Literary Awakenings, Courtesy of the Hudson Review – The Weekly Standard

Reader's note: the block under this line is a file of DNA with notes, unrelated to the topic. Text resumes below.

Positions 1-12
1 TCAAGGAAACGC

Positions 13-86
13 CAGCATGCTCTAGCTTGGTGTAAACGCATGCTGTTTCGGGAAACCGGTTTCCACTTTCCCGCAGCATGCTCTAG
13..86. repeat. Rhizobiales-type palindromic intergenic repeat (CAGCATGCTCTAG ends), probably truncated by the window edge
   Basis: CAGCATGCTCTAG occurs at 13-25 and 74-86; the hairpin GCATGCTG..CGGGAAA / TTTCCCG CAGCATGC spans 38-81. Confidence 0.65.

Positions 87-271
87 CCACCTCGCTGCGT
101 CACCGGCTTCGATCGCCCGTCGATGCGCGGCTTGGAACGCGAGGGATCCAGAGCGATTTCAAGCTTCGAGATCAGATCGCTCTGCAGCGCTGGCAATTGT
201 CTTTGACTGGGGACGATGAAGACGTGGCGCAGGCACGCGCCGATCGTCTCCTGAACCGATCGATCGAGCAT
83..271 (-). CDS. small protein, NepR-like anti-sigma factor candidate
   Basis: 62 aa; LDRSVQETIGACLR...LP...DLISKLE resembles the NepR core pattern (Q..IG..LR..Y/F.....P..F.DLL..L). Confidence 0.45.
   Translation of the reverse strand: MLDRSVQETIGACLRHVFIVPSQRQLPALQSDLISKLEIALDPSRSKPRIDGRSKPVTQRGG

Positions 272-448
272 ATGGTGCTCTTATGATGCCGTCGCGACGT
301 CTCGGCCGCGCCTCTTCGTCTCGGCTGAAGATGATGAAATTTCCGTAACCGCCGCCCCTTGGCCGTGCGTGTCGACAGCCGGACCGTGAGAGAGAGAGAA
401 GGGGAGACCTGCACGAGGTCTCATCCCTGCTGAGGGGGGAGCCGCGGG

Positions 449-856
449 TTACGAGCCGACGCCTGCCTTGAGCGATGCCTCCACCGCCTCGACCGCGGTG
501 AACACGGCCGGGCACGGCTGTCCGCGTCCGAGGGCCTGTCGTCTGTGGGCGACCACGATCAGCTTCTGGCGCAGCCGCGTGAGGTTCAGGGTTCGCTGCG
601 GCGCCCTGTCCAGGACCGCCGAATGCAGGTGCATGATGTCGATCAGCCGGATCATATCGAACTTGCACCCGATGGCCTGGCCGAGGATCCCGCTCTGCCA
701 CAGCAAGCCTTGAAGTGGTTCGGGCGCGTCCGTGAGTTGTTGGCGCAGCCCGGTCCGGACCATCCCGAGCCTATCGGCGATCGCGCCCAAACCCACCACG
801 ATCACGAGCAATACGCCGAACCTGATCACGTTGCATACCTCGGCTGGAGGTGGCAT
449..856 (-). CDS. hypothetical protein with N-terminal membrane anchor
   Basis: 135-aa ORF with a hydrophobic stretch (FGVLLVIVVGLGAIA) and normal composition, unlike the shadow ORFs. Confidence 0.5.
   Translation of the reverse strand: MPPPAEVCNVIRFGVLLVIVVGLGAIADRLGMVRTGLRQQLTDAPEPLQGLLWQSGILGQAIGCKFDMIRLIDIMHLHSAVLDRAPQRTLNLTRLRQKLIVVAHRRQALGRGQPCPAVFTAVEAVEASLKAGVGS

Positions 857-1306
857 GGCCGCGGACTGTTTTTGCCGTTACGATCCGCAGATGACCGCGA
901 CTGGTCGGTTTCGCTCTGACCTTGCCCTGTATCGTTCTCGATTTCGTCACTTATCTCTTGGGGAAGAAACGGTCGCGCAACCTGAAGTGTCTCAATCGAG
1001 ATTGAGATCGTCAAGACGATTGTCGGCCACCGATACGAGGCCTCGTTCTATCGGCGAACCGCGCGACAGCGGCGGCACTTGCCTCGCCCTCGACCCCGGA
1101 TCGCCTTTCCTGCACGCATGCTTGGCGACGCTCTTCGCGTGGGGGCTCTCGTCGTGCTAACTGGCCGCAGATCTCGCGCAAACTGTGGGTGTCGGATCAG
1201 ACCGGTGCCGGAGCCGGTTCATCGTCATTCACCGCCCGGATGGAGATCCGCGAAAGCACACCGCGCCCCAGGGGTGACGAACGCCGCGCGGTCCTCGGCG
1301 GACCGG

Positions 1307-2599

I was most moved by the correspondence of a poet perhaps best known as a critic and teacher, Yvor Winters. During his career at Stanford, Winters taught a number of very excellent poets, like Thom Gunn, Robert Hass, and Robert Pinsky, who are proud to bear his stamp. Still, Winters was an acquired taste—a critic whose sharp temperament seemed to suggest a man standing high atop the Pacific cliffs shouting, important and useful things for sure, but still in the wind, much lost in the clamor and din of the 20th-century. His poetry is difficult, an idiosyncratic song, very fine but not sweet, which I hope he would think a compliment. I was struck by one letter he’d written after learning of his illness, when he confided in Mr. Morgan, much younger than Winters, that he thought perhaps his career, his work, his life hadn’t amounted to much. I wanted to tell him no, he was wrong. Over the great distance, the span of many years, I felt his crushing disappointment and wanted somehow to tell him how much he obviously meant, to others, and now to me. So I read him. I read everything by him, essays, poems, etc., by his students and his wife the poet and novelist Janet Lewis. For nearly a year I read nothing but Winters and his circle. To me, this was the study of literature, to follow the form it gives a life, and study what form that life in turn imposes on meaningful utterance, which is nothing but literature. My education was courtesy of one of the leading cultural institutions of the last seventy years—the Hudson Review.


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